Cobb Hill History
Cobb Hill, in Hartland, Vermont, is located in the Upper Valley region of the Connecticut River valley. It was formed through the purchase of two adjoining former dairy farms, the Hunt and Curtis farms, creating a total of 280 acres. The land includes barns and a silo, 15 acres of prime agricultural land, high pastures, a large regenerating forest (including a 1000-maple sugarbush), and a small stream and pond.
Cobb Hill was the vision of Donella (Dana) Meadows, a professor in environmental studies at Dartmouth, coauthor of the 1972 environmental classic The Limits to Growth, and the recipient of a MacArthur “genius” grant. In 1995, she put out a vision of “an intentional community of people who want to explore the challenge of Right Livelihood—living and making a living in ways that are materially sufficient, socially and ecologically responsible, humanly rewarding, satisfying to the soul….[pursuing] the central values of sustainability, sufficiency, community, equity, service, [and] efficiency.” Through this vision, Cobb Hill was born.
After several years of planning, the land was purchased in 1997. In 2001 we broke ground, and construction was completed in 2003. Of the original two farmhouses, the Curtis house and 2 acres of land have been sold to a member family of our community, with repurchase rights. The Hunt house is home to the Sustainable Food Lab and other land-based non-profit offices.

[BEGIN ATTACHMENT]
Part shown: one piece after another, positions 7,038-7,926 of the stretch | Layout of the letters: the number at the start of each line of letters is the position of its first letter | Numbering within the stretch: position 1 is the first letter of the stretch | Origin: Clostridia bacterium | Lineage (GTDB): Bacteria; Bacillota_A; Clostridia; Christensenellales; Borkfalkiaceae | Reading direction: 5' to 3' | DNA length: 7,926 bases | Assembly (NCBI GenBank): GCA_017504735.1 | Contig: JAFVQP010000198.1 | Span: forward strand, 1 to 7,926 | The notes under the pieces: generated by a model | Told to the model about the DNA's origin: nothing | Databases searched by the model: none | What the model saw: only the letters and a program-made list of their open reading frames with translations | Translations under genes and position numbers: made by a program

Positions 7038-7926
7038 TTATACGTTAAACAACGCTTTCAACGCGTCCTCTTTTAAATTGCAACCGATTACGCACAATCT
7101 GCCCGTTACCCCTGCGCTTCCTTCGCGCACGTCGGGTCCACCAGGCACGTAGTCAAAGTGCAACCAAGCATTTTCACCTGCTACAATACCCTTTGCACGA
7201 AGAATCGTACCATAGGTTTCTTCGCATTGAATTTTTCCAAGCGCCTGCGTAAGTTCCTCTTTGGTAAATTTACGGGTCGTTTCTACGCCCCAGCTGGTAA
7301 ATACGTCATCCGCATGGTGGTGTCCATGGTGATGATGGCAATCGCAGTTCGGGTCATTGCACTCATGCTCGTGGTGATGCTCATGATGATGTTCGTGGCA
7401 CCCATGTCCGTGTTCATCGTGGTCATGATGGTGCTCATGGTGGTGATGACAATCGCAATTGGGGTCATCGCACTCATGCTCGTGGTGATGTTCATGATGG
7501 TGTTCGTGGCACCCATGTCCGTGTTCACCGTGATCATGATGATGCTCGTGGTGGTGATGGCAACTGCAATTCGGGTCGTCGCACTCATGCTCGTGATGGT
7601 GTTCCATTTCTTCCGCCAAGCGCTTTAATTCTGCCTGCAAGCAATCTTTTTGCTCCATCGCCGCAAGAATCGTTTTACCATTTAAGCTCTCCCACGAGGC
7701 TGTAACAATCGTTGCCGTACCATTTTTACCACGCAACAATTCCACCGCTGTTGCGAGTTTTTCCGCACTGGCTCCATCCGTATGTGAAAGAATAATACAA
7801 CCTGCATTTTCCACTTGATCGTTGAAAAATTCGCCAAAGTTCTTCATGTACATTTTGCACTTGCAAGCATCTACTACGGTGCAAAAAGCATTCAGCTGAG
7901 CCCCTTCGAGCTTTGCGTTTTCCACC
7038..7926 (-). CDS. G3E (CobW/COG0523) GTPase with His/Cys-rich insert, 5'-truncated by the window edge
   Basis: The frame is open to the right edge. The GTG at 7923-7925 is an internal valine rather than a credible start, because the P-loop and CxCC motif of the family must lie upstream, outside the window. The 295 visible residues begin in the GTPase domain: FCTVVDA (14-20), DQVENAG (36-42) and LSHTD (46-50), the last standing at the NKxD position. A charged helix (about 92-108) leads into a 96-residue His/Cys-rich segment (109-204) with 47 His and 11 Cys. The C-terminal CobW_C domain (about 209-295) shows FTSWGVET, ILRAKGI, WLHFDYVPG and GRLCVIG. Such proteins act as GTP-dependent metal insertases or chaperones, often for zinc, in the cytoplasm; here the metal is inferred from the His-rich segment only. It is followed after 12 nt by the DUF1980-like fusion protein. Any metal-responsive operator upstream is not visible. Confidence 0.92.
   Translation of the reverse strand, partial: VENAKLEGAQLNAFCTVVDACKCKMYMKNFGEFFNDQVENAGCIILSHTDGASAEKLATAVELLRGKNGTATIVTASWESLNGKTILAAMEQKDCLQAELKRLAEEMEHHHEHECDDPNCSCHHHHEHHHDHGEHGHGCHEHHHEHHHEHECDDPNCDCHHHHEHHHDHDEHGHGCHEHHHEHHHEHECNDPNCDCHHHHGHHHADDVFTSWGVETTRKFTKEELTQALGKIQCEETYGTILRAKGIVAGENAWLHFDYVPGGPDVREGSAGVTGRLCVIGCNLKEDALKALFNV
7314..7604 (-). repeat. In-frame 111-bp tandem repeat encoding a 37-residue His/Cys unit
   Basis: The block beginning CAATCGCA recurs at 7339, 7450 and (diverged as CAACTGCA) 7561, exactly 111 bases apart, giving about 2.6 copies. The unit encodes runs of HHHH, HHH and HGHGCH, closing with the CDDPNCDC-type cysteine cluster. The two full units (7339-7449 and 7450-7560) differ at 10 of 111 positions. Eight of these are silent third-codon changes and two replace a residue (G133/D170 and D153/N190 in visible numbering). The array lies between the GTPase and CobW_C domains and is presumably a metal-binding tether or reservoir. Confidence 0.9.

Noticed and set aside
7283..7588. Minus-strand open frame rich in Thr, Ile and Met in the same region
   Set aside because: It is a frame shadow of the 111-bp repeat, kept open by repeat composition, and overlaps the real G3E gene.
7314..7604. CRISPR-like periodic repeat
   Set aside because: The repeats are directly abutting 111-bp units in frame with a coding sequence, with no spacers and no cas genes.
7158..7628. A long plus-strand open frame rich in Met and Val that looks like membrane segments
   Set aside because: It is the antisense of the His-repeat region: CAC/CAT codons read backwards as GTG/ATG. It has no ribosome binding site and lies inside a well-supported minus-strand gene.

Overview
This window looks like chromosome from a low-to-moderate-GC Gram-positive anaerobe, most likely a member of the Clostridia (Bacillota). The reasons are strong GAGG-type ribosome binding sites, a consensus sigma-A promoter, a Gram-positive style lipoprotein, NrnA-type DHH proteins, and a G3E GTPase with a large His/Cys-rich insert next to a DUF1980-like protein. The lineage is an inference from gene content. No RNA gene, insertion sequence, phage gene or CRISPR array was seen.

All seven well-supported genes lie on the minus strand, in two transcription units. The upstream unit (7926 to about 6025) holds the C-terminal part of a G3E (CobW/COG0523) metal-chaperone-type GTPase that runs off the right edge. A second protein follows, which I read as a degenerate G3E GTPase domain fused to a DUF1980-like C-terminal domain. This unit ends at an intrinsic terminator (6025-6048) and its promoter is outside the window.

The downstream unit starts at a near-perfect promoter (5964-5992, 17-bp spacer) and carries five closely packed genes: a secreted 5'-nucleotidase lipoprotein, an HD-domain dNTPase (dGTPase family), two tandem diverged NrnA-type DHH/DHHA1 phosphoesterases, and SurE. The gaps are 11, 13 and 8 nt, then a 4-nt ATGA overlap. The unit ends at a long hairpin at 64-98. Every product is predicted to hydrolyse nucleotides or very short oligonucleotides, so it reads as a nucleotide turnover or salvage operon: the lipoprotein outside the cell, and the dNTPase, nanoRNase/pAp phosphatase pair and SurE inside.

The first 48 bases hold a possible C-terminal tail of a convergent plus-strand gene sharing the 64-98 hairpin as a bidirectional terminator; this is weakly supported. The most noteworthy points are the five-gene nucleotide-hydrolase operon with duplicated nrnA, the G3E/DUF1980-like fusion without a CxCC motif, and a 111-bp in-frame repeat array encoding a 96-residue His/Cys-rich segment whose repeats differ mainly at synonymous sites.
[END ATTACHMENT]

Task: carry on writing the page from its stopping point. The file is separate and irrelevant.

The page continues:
Although Dana passed away in 2001, her legacy endures as Cobb Hill Cohousing continues to evolve and grow, enlivened by each new individual and family who decides to share in this endeavor. Over the past 15 years, we have worked on being good stewards to the farm and the land by improving the health of the pastures and the forest; adding solar hot water to the homes; removing a structurally unsound silo; adding a barn and replacing the roof on another; fixing the siding and painting many of the outbuildings. We’ve improved our social structures as well. Our decision-making systems have evolved into a committee system that is more efficient yet still takes into consideration the needs of the community and its members. We’ve also organized an enterprise system for the various activities that take place in the community (cheese making, maple syrup, raising sheep, beekeeping, etc.). Cobb Hill is a living system that continues to grow and evolve.